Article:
The Anatomy of Cascading Style Sheets (CSS) - dummies

The Anatomy of Cascading Style Sheets (CSS)

By Sue Jenkins

Part of Web Design All-in-One For Dummies Cheat Sheet

Cascading Style Sheets (CSS) is a style sheet language used to describe the presentation semantics — the style and positioning — of elements within a web document written in a simple markup language.

CSS syntax is made up of two parts: the selector and the declaration block inside curly brackets. Inside the declaration block you can have multiple declarations. Each declaration is made of two parts — the property and the value:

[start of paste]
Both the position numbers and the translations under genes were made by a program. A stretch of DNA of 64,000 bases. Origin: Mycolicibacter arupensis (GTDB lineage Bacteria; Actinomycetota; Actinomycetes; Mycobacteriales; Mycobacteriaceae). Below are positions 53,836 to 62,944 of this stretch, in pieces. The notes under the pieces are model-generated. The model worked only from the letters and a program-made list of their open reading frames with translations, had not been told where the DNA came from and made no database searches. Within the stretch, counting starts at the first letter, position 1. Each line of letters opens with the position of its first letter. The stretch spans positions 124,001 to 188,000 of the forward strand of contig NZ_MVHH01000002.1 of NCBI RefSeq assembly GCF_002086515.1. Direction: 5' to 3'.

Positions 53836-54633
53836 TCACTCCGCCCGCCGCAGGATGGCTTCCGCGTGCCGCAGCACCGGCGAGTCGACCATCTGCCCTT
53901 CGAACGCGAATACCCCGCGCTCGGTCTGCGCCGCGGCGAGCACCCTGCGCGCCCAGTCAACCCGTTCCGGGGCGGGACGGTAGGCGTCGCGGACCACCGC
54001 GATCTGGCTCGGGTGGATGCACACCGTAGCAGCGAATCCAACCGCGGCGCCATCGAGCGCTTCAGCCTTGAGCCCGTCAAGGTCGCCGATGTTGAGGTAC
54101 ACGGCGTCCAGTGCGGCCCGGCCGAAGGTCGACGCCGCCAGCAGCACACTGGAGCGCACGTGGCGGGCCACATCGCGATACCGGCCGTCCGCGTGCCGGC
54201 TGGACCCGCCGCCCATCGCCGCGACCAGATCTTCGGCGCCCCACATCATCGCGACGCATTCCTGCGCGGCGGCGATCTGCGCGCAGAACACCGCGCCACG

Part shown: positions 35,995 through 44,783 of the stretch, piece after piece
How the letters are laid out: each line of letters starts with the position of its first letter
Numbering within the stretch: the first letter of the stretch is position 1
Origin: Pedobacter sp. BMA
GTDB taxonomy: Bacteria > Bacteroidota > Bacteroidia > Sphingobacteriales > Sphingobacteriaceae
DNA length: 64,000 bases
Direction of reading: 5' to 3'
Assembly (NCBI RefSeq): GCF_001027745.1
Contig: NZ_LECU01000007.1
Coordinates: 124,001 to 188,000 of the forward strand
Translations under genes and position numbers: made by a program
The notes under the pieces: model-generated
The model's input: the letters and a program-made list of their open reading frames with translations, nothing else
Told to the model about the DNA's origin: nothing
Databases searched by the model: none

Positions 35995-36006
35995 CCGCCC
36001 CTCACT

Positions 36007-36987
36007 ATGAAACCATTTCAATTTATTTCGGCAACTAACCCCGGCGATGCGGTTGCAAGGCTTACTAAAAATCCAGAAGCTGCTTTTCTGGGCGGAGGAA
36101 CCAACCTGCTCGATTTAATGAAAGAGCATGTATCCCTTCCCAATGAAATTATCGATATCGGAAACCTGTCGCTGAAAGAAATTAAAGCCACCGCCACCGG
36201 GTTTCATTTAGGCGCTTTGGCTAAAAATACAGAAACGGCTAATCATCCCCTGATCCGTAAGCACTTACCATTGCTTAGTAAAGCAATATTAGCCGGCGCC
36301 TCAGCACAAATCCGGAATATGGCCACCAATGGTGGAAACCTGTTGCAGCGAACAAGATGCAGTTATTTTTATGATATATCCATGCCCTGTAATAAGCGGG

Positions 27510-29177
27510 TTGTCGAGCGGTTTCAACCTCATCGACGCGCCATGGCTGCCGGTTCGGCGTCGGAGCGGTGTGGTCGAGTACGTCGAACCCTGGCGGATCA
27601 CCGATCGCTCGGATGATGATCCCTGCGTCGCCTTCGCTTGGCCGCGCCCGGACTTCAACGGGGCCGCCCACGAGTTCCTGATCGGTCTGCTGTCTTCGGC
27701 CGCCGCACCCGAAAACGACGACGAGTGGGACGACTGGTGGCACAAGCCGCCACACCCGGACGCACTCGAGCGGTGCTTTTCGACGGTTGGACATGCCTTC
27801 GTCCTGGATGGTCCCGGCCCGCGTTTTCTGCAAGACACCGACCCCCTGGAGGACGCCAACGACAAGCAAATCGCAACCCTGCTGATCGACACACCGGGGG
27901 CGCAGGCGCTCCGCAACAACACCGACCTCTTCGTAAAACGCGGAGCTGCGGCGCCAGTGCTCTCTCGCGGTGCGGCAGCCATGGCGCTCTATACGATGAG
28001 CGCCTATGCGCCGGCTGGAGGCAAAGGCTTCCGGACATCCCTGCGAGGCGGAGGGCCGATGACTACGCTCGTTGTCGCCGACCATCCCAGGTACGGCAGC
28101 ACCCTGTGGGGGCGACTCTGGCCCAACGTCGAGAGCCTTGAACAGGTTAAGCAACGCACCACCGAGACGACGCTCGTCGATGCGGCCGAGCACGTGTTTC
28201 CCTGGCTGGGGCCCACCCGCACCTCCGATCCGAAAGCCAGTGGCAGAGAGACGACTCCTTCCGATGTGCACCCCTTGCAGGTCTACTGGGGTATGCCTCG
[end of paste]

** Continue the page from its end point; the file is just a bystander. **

p {font-face: Georgia, Tahoma; color: #ffcc00; }

In this example:

  • p is the selector.

  • {font-face: Georgia, Tahoma; color: #ffcc00; } is the declaration block.

  • font-face: Georgia, Tahoma; and color: #ffcc00; are separate declarations.

  • font-face is a property and Georgia, Tahoma is its value.

  • color is a second property and #ffcc00; is its value.